"That made Federer grow up incredibly quickly because I don't think he'd ever had to think about mortality before.
"It stopped him in his tracks and it caused him problems for a long time in terms of dealing with it, dealing with the grief. This is someone he knew well, who he saw everyday, who he travelled everywhere with.
"It hit Federer incredibly hard and I think that — and this is a feature of Federer as a boy becoming a man — is that at every stage of his life, whatever has happened, he's digested what has happened and he’s learnt from it. He's moved onwards.
"He will never forget the lessons that man (Carter) taught him and it's a terrible shame he wasn't alive to see everything Federer's gone on to win."
Roger Federer's inspirational former coach died in a car crash on his honeymoon in 2002.
Nearly two decades on, Federer still gets emotional when he talks about Peter Carter.
Our exclusive interview: https://t.co/AJM6UXgt6H pic.twitter.com/g9aiylaKy8
— CNN Sports (@cnnsport) January 7, 2019
Roger Federer leaves behind an incredible legacy
Born on August 8, 1981 in Basel, to Swiss father Robert and South African mother Lynette, Federer started playing tennis at eight.
Turning pro in 1998, he won his first ATP title in Milan in 2001 and racked up trophies every year with the exception of 2016, 2020 - when he played only the Australian Open - and 2021, another curtailed season.
His first extended rest, to recover from a knee injury caused by running a bath for his two daughters, led to a 2017 renaissance with a refreshed Federer winning an 18th major at the Australian Open.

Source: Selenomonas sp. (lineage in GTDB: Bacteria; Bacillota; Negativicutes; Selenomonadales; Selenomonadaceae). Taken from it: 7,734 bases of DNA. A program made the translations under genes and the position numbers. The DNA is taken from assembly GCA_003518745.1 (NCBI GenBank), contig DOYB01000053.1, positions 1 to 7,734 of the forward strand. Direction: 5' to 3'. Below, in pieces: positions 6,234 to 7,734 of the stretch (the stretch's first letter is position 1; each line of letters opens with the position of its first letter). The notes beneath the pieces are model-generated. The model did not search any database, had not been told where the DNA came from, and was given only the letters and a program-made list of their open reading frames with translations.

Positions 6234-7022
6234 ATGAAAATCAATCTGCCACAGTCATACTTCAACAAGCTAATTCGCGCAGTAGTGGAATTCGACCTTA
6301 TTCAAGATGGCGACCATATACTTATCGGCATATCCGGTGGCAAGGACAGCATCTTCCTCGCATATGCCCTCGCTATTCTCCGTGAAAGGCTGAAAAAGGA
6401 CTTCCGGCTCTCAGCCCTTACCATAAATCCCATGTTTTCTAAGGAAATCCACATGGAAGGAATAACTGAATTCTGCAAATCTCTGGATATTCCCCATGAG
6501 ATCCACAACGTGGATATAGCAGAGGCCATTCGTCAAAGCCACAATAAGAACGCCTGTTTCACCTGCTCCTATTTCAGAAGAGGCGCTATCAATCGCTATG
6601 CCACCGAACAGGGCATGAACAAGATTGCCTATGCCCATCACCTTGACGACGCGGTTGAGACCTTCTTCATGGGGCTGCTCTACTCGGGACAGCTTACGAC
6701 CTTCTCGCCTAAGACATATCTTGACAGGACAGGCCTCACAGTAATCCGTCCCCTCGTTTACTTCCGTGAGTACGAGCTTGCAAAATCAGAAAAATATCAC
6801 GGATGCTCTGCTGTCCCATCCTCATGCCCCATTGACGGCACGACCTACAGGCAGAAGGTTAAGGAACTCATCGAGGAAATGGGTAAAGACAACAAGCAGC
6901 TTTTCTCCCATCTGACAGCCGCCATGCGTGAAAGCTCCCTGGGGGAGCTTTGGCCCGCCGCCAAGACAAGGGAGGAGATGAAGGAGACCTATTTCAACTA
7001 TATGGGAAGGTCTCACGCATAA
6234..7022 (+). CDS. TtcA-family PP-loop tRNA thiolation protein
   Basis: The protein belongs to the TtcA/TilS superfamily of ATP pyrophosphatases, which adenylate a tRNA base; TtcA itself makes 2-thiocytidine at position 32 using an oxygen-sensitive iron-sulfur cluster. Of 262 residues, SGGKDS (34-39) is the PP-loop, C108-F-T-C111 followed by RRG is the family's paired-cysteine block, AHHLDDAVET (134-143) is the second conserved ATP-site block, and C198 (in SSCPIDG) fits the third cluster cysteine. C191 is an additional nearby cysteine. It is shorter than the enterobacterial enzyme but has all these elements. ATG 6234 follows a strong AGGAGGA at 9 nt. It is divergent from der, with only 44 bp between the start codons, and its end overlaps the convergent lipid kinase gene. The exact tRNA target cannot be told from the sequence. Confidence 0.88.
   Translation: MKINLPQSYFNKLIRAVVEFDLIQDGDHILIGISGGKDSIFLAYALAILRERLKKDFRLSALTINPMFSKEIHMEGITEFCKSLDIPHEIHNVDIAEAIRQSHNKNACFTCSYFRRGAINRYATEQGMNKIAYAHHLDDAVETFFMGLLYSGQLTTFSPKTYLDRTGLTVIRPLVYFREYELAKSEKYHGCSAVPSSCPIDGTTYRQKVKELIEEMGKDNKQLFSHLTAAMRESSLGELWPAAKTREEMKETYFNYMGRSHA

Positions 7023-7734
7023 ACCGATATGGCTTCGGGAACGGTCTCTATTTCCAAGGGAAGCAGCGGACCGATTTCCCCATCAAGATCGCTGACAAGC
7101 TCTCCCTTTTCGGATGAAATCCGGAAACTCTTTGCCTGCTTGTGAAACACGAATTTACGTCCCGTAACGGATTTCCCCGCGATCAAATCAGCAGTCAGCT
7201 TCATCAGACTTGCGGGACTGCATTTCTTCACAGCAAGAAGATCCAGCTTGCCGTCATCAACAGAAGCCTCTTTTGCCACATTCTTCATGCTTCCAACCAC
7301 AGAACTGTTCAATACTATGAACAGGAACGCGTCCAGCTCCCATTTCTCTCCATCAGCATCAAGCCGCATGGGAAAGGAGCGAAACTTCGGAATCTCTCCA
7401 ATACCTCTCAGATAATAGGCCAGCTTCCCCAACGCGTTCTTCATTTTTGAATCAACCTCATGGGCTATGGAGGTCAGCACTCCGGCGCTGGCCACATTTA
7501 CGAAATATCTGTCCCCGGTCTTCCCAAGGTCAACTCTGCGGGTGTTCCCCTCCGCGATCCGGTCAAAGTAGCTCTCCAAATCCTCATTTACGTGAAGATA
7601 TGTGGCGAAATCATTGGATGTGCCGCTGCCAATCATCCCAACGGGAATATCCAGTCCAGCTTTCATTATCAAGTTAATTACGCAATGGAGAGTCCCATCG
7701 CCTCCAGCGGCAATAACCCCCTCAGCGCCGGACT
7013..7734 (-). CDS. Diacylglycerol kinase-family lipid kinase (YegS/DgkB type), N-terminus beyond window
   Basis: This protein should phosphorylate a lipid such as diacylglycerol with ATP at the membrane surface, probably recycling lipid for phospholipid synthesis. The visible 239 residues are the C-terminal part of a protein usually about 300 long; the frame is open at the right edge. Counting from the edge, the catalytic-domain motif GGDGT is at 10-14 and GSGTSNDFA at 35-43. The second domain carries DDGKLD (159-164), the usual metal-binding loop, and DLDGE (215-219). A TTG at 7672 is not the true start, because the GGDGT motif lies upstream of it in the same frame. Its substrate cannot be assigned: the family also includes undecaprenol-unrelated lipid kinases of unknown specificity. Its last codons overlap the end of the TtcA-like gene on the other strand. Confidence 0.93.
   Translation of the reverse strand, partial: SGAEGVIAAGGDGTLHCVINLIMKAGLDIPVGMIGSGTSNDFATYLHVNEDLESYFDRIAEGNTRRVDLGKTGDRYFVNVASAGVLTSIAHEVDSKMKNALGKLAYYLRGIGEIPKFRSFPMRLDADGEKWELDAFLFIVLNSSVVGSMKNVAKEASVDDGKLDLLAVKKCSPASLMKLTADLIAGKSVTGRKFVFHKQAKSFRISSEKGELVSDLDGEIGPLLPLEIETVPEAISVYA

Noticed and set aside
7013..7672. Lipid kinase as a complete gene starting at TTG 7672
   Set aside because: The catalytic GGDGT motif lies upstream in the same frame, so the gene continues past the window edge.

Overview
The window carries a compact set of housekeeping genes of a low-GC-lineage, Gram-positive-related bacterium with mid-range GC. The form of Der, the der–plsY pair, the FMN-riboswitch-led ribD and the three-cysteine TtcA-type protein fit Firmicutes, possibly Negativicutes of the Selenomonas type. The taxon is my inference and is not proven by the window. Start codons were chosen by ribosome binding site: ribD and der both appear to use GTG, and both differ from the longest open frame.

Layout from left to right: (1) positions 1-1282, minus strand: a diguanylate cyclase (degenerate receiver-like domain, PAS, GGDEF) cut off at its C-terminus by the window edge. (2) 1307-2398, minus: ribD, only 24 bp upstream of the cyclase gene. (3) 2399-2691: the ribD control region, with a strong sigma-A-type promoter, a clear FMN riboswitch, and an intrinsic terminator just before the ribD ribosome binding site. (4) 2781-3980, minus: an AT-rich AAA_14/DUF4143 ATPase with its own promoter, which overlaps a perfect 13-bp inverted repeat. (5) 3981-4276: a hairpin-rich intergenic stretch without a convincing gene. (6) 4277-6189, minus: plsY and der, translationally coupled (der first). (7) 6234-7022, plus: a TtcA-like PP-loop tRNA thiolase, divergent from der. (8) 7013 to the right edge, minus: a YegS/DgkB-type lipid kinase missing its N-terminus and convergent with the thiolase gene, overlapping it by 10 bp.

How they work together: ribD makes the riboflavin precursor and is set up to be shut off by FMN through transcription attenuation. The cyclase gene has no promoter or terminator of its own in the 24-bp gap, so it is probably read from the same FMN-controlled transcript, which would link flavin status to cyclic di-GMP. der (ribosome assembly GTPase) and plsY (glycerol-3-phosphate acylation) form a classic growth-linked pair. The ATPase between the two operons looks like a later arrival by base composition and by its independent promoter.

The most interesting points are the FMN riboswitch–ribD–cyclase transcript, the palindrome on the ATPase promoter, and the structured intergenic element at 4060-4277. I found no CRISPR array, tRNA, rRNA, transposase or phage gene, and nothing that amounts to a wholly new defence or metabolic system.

It had been after the first of his five Australian Opens in 2004 that he claimed the world number one ranking for the first time.
Federer finishes his career with a staggering eight Wimbledon titles, six Australian Opens, five US Opens and a single Roland Garros crown - part of a rare club to complete the career Grand Slam.
He won 28 Masters, a 2008 Olympic doubles gold medal with close friend Stan Wawrinka and a Davis Cup victory for Switzerland in 2014.
Had he not competed in the same era as Rafael Nadal and Novak Djokovic, his trophy collection would almost certainly have been even more impressive.
Nadal, who has forged a close relationship with Federer, enjoyed a 24-16 head-to-head advantage.
"I have always had the utmost respect for my friend Rafa as a person and as a champion," he wrote when the Spaniard won a 13th Roland Garros in 2020, equalling his record of 20 majors.
Against Djokovic, with whom dealings were never as cordial as with the equally revered Nadal, Federer trailed 27-23.
They shared history in 2019 when the Serb triumphed in the longest ever Wimbledon final of all time, just three minutes short of five hours.
Heartbreakingly for Federer, he squandered two championship points.
Since that day, Djokovic has surpassed Federer's 20 grand slams and beaten his record for weeks at number one.
Federer's stunning longevity saw him play 119 matches at Wimbledon (105 wins/14 losses), 117 in Melbourne (102/15), 103 at the US Open (89/14) and 90 at Roland Garros (73/17).